# FluxOptTools

This package contains some utilities to enhance training of Flux.jl models.

## Train using Optim

Optim.jl can be used to train Flux models (if Flux is on version 0.10 or above), here's an example how

using Flux, Zygote, Optim, FluxOptTools, Statistics
m = Chain(Dense(1,3,tanh) , Dense(3,1))
x = LinRange(-pi,pi,100)'
y = sin.(x)
loss() = mean(abs2, m(x) .- y)
Zygote.refresh()
pars = Flux.params(m)
lossfun, gradfun, fg!, p0 = optfuns(loss, pars)
res = Optim.optimize(Optim.only_fg!(fg!), p0, Optim.Options(iterations=1000, store_trace=true))

The utility provided by this package is the function `optfuns`

which returns three functions and `p0`

, a vectorized version of `pars`

. BFGS typically has better convergence properties than, e.g., the ADAM optimizer. Here's a benchmark where BFGS in red beats ADAGrad with tuned step size in blue, and a stochastic L-BFGS [1] (implemented in this repository) in green performs somewhere in between.

From a computational time perspective, S-LBFGS is about 2 times slower than ADAM (with additionnal memory complexity) while the traditional L-BFGS algorithm is around 3 times slower than ADAM (but similar memory burden as SL-BFGS).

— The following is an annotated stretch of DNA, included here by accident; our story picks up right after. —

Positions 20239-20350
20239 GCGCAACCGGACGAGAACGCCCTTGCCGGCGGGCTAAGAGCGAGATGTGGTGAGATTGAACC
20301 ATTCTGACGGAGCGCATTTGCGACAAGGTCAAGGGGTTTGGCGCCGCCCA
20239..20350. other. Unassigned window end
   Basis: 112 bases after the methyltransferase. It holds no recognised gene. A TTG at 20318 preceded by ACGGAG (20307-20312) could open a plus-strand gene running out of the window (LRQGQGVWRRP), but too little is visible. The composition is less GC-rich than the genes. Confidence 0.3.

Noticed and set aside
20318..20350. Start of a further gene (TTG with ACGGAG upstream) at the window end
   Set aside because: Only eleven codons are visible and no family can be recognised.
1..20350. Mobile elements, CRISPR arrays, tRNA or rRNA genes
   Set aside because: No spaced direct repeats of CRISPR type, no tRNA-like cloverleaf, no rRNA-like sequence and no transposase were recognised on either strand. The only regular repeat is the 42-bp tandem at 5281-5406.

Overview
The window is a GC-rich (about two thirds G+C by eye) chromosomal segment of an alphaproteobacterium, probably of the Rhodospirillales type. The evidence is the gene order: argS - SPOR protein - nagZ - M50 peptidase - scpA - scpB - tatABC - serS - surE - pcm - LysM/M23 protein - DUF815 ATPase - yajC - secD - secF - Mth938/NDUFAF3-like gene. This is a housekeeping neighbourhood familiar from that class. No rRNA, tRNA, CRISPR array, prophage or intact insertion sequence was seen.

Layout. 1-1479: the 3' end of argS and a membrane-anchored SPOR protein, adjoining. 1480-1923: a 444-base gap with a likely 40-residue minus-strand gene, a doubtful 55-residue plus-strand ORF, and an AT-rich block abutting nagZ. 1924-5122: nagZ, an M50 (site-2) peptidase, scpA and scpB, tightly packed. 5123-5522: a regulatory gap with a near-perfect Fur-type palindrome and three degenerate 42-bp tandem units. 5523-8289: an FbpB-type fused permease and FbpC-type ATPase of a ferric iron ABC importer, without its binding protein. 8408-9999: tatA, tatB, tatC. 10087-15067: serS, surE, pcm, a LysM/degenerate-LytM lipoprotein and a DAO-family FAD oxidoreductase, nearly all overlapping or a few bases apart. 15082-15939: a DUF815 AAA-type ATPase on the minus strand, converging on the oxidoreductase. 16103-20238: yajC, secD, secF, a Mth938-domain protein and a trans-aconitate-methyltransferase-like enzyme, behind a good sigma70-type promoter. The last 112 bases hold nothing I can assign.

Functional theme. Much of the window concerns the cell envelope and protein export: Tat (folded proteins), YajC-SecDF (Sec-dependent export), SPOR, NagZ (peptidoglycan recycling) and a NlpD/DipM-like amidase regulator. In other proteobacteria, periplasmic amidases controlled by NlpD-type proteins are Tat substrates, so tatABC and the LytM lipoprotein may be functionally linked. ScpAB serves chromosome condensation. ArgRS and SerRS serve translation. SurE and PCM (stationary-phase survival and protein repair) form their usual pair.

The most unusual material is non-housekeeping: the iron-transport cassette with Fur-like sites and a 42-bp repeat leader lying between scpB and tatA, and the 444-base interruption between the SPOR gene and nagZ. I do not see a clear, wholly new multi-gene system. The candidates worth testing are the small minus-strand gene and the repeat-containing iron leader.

The code for this benchmark is in the `runtests.jl`

.

## Visualize loss landscape

Based on the work on loss landscape visualization [2], we define a plot recipe such that a loss landscape can be plotted with

using Plots
contourf(() -> log10(1 + loss()), pars, color=:turbo, npoints=50, lnorm=1)

The landscape is plotted by selecting two random directions and extending the current point (`pars`

) a distance `lnorm * norm(pars)`

(both negative and positive) along the two random directions. The number of loss evaluations will be `npoints^2`

.

## Flatten and Unflatten

What this package really does is flattening and reassembling the types `Flux.Params`

and `Zygote.Grads`

to and from vectors. These functions are used like so

p = zeros(pars) # Creates a vector of length sum(length, pars)
copy!(p,pars) # Store pars in vector p
copy!(pars,p) # Reverse
g = zeros(grads) # Creates a vector of length sum(length, grads)
copy!(g,grads) # Store grads in vector g
copy!(grads,g) # Reverse

This is what is used under the hood in the functions returned from `optfuns`

in order to have everything on a form that Optim understands.